Why is it that zoonotic disease case reports in the scientific literature sometimes get titles that are…well, let’s just say “creative.”

A recent example of a strange headline for an interesting case report is “The Brief Case: A Fishy Tale Prevents Digital Doom following Polly’s Peck—the Importance of Pets in a Comprehensive Medical History” published in the Journal of Clinical Microbiology (Simpson et al. 2017).

I guess it’s a double zoonosis, as the infection described was linked to both a bird and fish. Birds are more commonly implicated in zoonotic infections but fish-tank associated infections occur, usually by the bug implicated in this report.

Here’s the short version of the story:

  • A 68-year-old man was bitten by his pet African Grey parrot. He’d be in a high risk category for infections based on his age, as well as his medical history. He went to a physician the day after the bite and was given oral antibiotics because of inflammation at the site of the bite. Swelling persisted and some further testing (a couple of months later) showed likely infection of the bone.
  • Over a year later, he went back to his doctor with worsening finger swelling, and the next month a rheumatologist injected one of the finger joints with steroids to reduce inflammation. The problem is, steroids reduce inflammation by suppressing the immune response, and when there’s an infection present, suppressing the body’s response often leads to badness. Consistent with that, things had worsened by the next month, more aggressive care was needed, and amputation was considered.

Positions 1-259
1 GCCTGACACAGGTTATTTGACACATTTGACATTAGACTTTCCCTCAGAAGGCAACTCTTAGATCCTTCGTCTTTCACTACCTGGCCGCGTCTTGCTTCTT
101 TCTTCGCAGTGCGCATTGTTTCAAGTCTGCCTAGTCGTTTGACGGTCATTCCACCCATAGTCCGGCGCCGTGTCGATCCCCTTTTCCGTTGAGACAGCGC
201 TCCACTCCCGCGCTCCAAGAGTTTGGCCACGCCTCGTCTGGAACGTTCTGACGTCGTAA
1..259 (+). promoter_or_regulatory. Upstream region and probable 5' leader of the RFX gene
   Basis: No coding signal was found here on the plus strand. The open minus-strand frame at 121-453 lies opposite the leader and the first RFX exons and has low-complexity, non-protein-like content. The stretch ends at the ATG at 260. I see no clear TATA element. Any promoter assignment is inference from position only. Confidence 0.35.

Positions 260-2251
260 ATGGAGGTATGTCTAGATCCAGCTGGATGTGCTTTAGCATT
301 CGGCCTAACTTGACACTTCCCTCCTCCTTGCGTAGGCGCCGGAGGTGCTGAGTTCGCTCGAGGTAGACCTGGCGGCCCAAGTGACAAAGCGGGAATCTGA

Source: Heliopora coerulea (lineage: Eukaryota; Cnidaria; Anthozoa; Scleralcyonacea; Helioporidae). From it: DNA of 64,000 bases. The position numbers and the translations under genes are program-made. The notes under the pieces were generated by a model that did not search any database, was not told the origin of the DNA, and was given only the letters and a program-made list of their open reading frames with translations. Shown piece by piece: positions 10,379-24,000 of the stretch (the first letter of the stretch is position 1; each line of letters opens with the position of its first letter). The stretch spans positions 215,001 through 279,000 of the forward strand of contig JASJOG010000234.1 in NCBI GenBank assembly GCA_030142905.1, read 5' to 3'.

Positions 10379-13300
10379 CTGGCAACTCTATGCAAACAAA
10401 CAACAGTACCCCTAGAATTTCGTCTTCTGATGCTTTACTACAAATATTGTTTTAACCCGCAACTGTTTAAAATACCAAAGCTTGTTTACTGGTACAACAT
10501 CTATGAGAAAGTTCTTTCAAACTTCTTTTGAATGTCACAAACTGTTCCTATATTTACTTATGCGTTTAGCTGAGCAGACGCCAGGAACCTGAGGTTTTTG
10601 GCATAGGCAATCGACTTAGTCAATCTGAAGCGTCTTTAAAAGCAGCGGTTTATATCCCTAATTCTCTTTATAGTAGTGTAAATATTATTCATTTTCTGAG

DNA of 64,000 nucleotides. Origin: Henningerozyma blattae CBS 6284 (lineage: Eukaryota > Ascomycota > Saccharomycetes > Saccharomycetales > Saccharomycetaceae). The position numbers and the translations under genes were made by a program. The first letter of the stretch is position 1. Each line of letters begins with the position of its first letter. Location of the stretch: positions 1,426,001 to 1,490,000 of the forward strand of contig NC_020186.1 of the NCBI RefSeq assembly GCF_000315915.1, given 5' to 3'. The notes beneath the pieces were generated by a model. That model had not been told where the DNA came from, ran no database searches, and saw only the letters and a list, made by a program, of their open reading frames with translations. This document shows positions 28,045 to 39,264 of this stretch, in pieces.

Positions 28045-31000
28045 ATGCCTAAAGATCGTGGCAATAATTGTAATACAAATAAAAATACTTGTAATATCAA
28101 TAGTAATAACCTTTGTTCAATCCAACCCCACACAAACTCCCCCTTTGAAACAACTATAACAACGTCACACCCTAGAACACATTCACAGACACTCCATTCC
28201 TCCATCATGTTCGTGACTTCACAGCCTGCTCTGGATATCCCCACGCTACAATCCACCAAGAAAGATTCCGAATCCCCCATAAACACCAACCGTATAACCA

• Eventually (a long time later), a diagnosis of Mycobacterium marinum infection was made. This bacterium is associated with fish and fish tanks, and infection is often referred to as “fish tank granuloma.” The parrot bite set the scene for infection by damaging the skin and allowing the bacterium to access the site. The person’s age and health status reduced the ability to eliminate the bacterium, and the steroid injection blew things wide open.
  • Fortunately, over many months of treatment, he responded and full function of the finger was regained.

An important part of this story is the statement that “A comprehensive medical history revealed that, in addition to the African gray parrot, the patient kept tropical fish and had cleaned the fish tank thoroughly following the parrot bite.”  This only came out over a year after the onset of disease, when an infectious disease team was involved. It’s a common theme on this blog, but while pet-associated infections are uncommon, getting pet contact history when infection does occur is critical and unfortunately rare. Here, as in countless other cases, failure to get that information was a key part of the pathway that lead to complicated and prolonged disease.

As is stated in the paper, “Pet ownership is an often neglected part of a medical history with both patients and health care professionals sometimes being unaware of the potential risks of zoonotic diseases. In this case, eliciting multiple pet ownership—after an 18-month diagnostic delay— contributed to saving this gentleman’s M. marinum-infected finger from amputation”.